Recent reform in teacher tenure has led to a number of significant changes in the employment arena as it pertains to teachers in Michigan school districts. Previous to July 19, 2011 tenured teachers in the State of Michigan could only be fired with “just cause.” Recent legislature, however, now allows school districts to fire tenured teachers for any reason that is not “arbitrary and capricious.”

Furthermore, seniority is now outweighed by performance when it comes to job security for teachers. Performance, graded annually through a year-end evaluation, is ranked on a scale from highly effective to ineffective. Teachers who fall in any category below effective (“minimally effective” or “ineffective”) are placed on individualized development plans (IDPs) for the upcoming school year. Teachers who obtain three consecutive evaluations of “ineffective” are required by law to be terminated, although districts may terminate ineffective teachers before reaching this step, should they deem it necessary.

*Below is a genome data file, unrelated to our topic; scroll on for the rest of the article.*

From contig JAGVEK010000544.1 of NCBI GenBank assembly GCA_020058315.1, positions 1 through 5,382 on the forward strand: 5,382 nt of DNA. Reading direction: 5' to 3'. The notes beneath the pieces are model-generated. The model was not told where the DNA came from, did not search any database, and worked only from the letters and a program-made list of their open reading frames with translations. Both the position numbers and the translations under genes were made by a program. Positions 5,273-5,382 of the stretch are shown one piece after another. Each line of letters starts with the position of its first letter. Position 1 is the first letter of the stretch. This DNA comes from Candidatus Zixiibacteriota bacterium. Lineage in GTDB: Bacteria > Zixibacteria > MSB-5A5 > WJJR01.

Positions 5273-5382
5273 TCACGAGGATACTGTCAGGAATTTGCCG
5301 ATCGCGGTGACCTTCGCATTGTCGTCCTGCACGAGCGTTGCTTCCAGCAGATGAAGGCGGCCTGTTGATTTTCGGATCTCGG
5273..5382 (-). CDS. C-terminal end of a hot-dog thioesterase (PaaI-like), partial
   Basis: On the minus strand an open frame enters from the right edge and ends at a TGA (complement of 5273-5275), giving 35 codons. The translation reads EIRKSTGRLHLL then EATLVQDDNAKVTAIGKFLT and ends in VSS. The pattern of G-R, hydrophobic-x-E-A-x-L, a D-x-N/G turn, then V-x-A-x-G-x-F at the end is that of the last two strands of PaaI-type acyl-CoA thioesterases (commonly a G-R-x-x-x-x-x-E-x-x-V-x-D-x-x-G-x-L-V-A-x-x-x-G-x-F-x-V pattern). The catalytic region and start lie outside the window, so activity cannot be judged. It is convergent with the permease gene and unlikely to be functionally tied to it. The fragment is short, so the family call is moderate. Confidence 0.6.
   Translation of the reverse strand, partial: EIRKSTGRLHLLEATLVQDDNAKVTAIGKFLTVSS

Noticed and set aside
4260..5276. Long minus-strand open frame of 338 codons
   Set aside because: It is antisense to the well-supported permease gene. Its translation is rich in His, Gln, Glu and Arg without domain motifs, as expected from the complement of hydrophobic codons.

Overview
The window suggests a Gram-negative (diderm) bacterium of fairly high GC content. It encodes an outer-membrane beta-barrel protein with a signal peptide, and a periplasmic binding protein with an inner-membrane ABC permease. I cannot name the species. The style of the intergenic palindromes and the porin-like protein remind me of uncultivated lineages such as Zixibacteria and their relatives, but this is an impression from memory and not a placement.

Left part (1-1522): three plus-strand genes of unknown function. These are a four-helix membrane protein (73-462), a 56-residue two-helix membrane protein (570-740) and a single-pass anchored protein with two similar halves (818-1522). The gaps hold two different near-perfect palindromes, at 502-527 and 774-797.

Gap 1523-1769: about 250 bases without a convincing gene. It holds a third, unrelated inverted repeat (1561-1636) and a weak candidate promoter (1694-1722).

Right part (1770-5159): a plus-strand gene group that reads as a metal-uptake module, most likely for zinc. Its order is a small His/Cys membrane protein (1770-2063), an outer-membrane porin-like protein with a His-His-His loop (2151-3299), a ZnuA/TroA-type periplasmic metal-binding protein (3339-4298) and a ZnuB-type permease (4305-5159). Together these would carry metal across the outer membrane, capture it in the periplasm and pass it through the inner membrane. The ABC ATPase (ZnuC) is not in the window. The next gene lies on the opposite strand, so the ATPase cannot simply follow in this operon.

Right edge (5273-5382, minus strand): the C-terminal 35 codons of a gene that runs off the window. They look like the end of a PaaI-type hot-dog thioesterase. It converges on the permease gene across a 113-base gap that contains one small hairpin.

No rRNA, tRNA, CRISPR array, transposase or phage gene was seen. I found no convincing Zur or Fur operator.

There are a number of criteria that apply to the performance reviews: student growth and assessment data, pedagogy skills, professional training and accomplishments, classroom management, and attendance and discipline, among others. However, with school principals bearing the primary responsibility of evaluating teachers, many are worried that subjective elements will come into play unfairly through the evaluation process. This worry is further exacerbated by the fact that the evaluation system is now a prohibited subject of bargaining.

NachtLaw attorney Nicholas Roumel discusses many of these issues and more regarding tenure reform as well as other developments in legislation as it pertains to teacher employment in the State of Michigan in his recent article “Michigan Public School Teachers Coping with Tenure Reform.” As an attorney with a number of teacher and union clients, Mr. Roumel is an active scholar in the subjects of education legislation and reform, as well as employment in a variety of educational settings.